Mark Martin is the boy that cried retirement. For the third year in a row, Martin has put off stepping out of a Cup series car. He announced Friday that he will depart Roush Racing at the end of 2006 to join MB2 Motorsports. Mark ...
Mark Martin is the boy that cried retirement. For the third year in a row, Martin has put off stepping out of a Cup series car. He announced Friday that he will depart Roush Racing at the end of 2006 to join MB2 Motorsports.
It's a rather shocking move. Not only does Martin leave Roush where he has enjoyed a storied 19-year career he also will change manufacturers from Ford to Chevrolet.
Jack Roush took a run at Martin earlier in the season to see if he would be amenable to running the Cup series full time in 2007 but Martin does not have the desire to run a full time schedule. The opportunity to drive for MB2 will allow Martin to split the ride the No. 01 Chevrolet with rookie Regan Smith.
"NASCAR team limits prevented Roush Racing from putting together an additional team for Mark," said Roush President Geoff Smith. "So, in the end, Mark had to move on in order to stay in the Cup series. He's meant a great deal to this organization and we certainly wish him the best in whatever he does down the road."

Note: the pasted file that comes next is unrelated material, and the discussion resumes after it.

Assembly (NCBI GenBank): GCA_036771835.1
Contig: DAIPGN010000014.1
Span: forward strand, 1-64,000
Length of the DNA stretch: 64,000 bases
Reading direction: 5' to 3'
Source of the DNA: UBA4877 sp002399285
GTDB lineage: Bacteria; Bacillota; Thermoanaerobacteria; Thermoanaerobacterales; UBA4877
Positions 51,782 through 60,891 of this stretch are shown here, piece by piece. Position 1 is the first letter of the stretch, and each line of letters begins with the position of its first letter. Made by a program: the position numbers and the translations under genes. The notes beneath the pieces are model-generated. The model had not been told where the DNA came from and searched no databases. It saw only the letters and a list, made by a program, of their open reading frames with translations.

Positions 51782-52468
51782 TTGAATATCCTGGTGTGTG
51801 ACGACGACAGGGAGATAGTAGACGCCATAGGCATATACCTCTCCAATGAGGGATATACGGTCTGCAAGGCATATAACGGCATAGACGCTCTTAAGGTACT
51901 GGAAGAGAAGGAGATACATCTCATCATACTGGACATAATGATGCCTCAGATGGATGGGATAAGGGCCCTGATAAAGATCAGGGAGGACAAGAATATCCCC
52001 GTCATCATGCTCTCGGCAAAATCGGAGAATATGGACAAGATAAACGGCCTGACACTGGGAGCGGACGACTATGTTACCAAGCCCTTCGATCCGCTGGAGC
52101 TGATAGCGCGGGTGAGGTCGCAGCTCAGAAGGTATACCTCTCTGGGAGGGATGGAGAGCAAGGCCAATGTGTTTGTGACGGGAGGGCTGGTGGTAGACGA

Martin made it clear that through the end of 2006 his focus will remain on the No. 6 Ford and vying for the championship. Martin is currently third in standings, "Our focus is on winning the championship. I've been fighting this fight in the No. 6 car for 19 years now, and we aren't about to give up anytime soon. It's the complete focus of our attention, and we'll fight down to the very end for it."
He did express a desire to perhaps be able to remain affiliated with Roush in some way: "I would drive a Ford truck in the Truck series on a limited basis if I had the opportunity," stated Martin. That seems unlikely considering that Martin will pilot a Chevrolet on the Cup side.
But Jack Roush didn't seem acquiescent to that scenario, "We are reevaluating things. I am looking at a few people who aren't driving trucks today. I have two or three names of people we are looking at."
For Martin the bottom line to remain in NASCAR's top division came down to the fact that he felt like he was giving up on his career too soon.
"I thought at the age that I am right now I wouldn't be able to compete against these young guys how I did in the past," said Martin. "But when you can compete like I have the last couple of years, it's hard to stop; it's hard to walk away when you still have an opportunity to win races."
Martin has 35 career Cup series wins and 234 top fives.